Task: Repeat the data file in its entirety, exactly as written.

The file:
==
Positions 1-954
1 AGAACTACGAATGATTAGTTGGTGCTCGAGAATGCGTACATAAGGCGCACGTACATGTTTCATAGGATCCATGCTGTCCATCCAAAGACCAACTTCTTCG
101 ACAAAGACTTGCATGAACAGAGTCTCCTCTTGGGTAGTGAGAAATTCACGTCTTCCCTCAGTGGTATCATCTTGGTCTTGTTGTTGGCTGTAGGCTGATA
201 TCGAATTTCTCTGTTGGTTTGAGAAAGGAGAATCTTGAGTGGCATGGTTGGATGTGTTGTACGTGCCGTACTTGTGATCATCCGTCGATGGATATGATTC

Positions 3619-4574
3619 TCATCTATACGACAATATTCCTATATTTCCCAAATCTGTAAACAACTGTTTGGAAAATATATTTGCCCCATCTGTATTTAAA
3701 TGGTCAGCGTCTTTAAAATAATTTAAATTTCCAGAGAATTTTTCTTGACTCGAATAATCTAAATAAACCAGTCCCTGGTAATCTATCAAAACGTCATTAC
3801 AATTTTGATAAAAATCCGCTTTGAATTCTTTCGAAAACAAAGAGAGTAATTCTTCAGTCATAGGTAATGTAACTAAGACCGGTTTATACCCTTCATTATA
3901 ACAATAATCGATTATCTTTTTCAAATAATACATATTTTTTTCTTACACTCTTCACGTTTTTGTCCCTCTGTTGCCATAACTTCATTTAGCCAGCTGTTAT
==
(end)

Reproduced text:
Positions 1-954
1 AGAACTACGAATGATTAGTTGGTGCTCGAGAATGCGTACATAAGGCGCACGTACATGTTTCATAGGATCCATGCTGTCCATCCAAAGACCAACTTCTTCG
101 ACAAAGACTTGCATGAACAGAGTCTCCTCTTGGGTAGTGAGAAATTCACGTCTTCCCTCAGTGGTATCATCTTGGTCTTGTTGTTGGCTGTAGGCTGATA
201 TCGAATTTCTCTGTTGGTTTGAGAAAGGAGAATCTTGAGTGGCATGGTTGGATGTGTTGTACGTGCCGTACTTGTGATCATCCGTCGATGGATATGATTC

Positions 3619-4574
3619 TCATCTATACGACAATATTCCTATATTTCCCAAATCTGTAAACAACTGTTTGGAAAATATATTTGCCCCATCTGTATTTAAA
3701 TGGTCAGCGTCTTTAAAATAATTTAAATTTCCAGAGAATTTTTCTTGACTCGAATAATCTAAATAAACCAGTCCCTGGTAATCTATCAAAACGTCATTAC
3801 AATTTTGATAAAAATCCGCTTTGAATTCTTTCGAAAACAAAGAGAGTAATTCTTCAGTCATAGGTAATGTAACTAAGACCGGTTTATACCCTTCATTATA
3901 ACAATAATCGATTATCTTTTTCAAATAATACATATTTTTTTCTTACACTCTTCACGTTTTTGTCCCTCTGTTGCCATAACTTCATTTAGCCAGCTGTTAT